11 Feb The Prospects of Prosecuting Rohingya Deportation before the International Crimes Tribunal, Bangladesh (ICT-BD)
[Quazi Omar Foysal is a Lecturer in Law at American International University-Bangladesh (AIUB).]
The atrocity crimes allegedly committed against Rohingyas in Myanmar have attracted unprecedented efforts to ensure justice and accountability at international and domestic levels. These efforts include but not limited to International Criminal Court (ICC), International Court of Justice (ICJ), two UN Human Rights Council bodies, an Argentine universal jurisdiction case, and several so-called military trials in Myanmar. Very recently, a group of victims submitted an unsuccessful request to the ICC asking for the arrangement of the ICC hearing within proximity to the victims or arguably in Cox’s Bazar, Bangladesh. Surprisingly, the prospect of prosecution of these crimes before the Bangladeshi judicial forums failed to attract any serious attention to the date.
According to the ICC Pre-Trial Chamber’s authorisation decision, the ICC is exercising its territorial jurisdiction over this situation only due to the fact that a part of conduct was arguably committed on the territory of Bangladesh, a State Party to the Rome Statute. As the ICC is mobilizing with its mandate of investigation and prosecution of alleged crimes in Bangladesh/Myanmar situation, it should assess the investigative or prosecuting attempts of Bangladesh in addition to those of Myanmar within the assessment of complementarity under the Rome Statute. Against the backdrop, the blog post will first highlight that the ICC omitted to take note of the prosecuting or investigative attempts in Bangladesh while assessing the issue of complementarity. Then, it will argue that existing judicial forums of Bangladesh have jurisdiction to investigate or prosecute “same persons and substantially the same conduct” that the ICC is also investigating. It will particularly underscore that the International Crimes Tribunal, Bangladesh (ICT-BD) arguably has jurisdiction to investigate and prosecute the crimes against humanity (CAH) of deportation. Moving to the next point, it will provide five additional grounds for considering a trial at the ICT-BD i.e. existing tribunal structure, the possibility to convene trial in Bangladesh, broader scope of case selection, the fair trial issue, and prospects of trials in absentia. Finally, the blog post will advance four legal and extra-legal considerations to persuade the Government of Bangladesh (GoB) to adopt its policy to investigate and prosecute alleged crimes against Rohingyas before the ICT-BD.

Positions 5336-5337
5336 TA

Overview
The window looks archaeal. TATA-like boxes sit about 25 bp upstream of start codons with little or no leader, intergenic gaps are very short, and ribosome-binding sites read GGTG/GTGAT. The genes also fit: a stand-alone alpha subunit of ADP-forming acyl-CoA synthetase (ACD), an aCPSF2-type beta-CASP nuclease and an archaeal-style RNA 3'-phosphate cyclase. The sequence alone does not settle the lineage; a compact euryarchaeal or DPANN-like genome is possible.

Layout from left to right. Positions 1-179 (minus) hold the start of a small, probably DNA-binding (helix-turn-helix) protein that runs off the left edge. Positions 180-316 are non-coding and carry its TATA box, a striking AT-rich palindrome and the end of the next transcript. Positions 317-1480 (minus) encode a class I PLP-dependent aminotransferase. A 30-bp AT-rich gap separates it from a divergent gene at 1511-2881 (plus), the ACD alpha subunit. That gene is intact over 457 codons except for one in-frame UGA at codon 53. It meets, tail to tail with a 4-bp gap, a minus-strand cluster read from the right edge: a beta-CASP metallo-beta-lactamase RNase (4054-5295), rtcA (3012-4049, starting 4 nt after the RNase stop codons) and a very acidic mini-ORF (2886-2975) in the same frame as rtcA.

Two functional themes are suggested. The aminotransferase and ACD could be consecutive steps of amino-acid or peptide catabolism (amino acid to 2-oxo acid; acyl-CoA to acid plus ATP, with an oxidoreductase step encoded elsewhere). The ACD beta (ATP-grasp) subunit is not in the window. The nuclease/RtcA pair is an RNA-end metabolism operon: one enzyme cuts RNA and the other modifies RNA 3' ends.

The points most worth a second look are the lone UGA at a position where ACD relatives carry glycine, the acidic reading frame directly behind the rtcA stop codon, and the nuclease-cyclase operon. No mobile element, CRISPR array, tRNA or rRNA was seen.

The ICC’s Omission to Consider the Judicial Forums of Bangladesh
Both the ICC Prosecutor’s request for authorisation of investigation and the Pre-Trial Chamber’s authorisation decision apparently omitted to implicate the possibility of trials before the existing judicial forums of Bangladesh with respect to their analysis of the principle of complementarity in the Bangladesh/Myanmar situation. The failed joint attempt of a group of victims that sought the convening of ICC proceedings in the close proximity to the victims omitted to count the prospects of trials of crimes committed against Rohingyas within its assessment of principle of complementarity. Both the Prosecution’s Response to Victims’ Request and the Pre-Trial Chamber’s Decision on Victims’ Request made a similar omission.